Three Essays in Macroeconomics with a Focus on Confidence, Investment and the Business Cycle

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Upadhayaya, Santosh




This thesis includes three essays on empirical macroeconomics. The first chapter studies how informative business confidence is for investment growth, using US business confidence survey data for 1955Q1--2016Q4. Our main findings are: (i) business confidence has predictive ability for investment growth; (ii) remarkably, business confidence has superior forecasting power, relative to conventional predictors, for investment downturns over 1--3 quarter forecast horizons and for the sign of investment growth over a 2--quarter forecast horizon; and (iii) exogenous shifts in business confidence reflect short-lived non-fundamental factors, consistent with the `animal spirits' view of investment. Our findings have implications for improving investment forecasts, developing new business cycle models, and studying the role of social and psychological factors determining investment growth.

The second chapter explores the hypothesis that consumer confidence drives household investment. We use a survey-based consumer confidence measure in structural VAR analysis to identify a confidence shock. Household investment increases and follows a persistent hump-shaped response after a positive confidence shock. The responses of total hours-worked and output are also highly persistent. Confidence shocks account for a substantial share of variation in household investment, total hours-worked and output. We show that household investment plays a quantitatively important role in the transmission of confidence shocks in the economy. Our findings suggest that demand side forces originating in consumer's social and psychological factors may be a fruitful direction for studying household investment dynamics and their relationship with the business cycle.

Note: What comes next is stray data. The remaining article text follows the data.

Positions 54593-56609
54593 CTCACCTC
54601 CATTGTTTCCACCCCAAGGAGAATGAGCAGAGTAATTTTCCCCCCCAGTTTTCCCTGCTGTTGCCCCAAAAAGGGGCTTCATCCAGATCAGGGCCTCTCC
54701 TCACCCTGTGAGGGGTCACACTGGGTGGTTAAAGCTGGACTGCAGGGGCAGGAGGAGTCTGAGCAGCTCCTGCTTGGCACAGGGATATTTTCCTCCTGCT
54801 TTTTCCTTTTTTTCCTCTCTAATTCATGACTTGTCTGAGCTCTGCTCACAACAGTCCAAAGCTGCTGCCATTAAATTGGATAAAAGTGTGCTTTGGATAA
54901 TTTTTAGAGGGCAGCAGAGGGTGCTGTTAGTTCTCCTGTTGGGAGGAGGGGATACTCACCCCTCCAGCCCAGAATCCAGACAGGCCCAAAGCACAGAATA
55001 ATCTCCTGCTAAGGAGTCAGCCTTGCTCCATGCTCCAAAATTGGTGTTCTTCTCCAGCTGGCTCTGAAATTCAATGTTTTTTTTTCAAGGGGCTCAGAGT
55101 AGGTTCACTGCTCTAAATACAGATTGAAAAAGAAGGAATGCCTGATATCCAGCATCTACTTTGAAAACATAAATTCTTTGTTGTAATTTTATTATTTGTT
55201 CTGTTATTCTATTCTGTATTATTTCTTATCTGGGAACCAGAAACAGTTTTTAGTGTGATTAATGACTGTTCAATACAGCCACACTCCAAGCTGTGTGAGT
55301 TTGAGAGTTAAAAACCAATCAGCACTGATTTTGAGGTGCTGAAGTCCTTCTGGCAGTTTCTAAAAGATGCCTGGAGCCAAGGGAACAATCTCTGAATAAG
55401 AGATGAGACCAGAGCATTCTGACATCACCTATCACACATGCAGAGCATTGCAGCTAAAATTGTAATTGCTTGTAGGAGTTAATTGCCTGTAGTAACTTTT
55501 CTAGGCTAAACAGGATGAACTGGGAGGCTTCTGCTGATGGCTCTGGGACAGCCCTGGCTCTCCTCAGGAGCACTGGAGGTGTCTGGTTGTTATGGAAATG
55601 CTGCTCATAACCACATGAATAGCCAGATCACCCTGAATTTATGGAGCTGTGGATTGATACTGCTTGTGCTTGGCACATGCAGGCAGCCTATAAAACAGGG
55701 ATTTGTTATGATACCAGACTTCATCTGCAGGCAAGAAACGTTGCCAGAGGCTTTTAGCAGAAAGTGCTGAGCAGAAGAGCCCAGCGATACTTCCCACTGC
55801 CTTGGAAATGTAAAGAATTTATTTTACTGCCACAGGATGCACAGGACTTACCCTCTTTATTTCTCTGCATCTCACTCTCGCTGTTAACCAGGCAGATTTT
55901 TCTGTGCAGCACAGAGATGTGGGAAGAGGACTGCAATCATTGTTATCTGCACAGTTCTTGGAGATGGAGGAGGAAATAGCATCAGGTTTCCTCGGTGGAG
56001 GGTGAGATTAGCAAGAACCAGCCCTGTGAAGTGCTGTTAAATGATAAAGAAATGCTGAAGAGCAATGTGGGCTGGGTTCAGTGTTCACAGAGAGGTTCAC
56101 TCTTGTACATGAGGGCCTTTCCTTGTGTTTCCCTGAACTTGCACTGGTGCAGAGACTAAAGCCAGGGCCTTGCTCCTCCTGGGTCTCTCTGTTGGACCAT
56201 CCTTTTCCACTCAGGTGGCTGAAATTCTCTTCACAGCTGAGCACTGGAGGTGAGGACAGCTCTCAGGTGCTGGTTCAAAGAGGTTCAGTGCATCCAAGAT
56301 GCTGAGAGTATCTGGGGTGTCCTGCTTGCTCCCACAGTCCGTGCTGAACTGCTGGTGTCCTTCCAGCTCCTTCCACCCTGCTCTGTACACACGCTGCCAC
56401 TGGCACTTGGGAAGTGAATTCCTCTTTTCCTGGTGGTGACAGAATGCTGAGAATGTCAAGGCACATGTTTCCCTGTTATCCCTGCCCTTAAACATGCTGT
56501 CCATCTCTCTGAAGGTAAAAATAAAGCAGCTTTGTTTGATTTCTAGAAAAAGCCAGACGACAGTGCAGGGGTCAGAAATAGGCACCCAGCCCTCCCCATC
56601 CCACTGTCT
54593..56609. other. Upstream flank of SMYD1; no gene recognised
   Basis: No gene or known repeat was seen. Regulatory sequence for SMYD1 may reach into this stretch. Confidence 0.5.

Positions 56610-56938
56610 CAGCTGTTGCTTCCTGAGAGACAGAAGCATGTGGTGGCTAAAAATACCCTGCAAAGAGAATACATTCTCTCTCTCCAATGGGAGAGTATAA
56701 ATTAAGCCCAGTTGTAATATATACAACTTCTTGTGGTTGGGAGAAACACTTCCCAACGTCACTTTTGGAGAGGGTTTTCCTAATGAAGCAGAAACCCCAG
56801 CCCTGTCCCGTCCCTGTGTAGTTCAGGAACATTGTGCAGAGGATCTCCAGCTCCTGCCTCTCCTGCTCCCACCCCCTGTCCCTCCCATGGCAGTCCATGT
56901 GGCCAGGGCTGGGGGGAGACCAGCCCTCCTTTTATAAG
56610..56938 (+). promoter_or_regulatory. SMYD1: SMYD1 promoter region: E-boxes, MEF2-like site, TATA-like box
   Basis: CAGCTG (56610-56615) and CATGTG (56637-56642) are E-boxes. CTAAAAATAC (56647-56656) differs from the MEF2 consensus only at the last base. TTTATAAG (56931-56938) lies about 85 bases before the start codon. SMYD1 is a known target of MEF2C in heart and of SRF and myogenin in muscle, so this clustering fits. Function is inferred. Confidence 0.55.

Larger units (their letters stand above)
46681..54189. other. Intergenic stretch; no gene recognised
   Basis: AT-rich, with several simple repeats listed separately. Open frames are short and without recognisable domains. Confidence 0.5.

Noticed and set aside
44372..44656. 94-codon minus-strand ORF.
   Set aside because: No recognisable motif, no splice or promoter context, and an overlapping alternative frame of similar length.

The final chapter studies the effect of profit uncertainty on US manufacturing firms' inventory investment, using an unbalanced panel data for 1981--2017. The main findings are: (i) US firms hold larger stocks of inventories with higher uncertainty; (ii) each component (i.e. raw materials, work-in-progress and finished goods) of inventory investment is positively driven by higher uncertainty; (iii) small firms do not increase inventory investment with higher uncertainty; and (iv) remarkably, high leverage firms increase inventory investment even in the tightened financial constraints. The findings suggest that the firms' characteristics is an important mechanism through which uncertainty affects inventory investment over the business cycle.


Business cycles




Carleton University

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Theses and Dissertations

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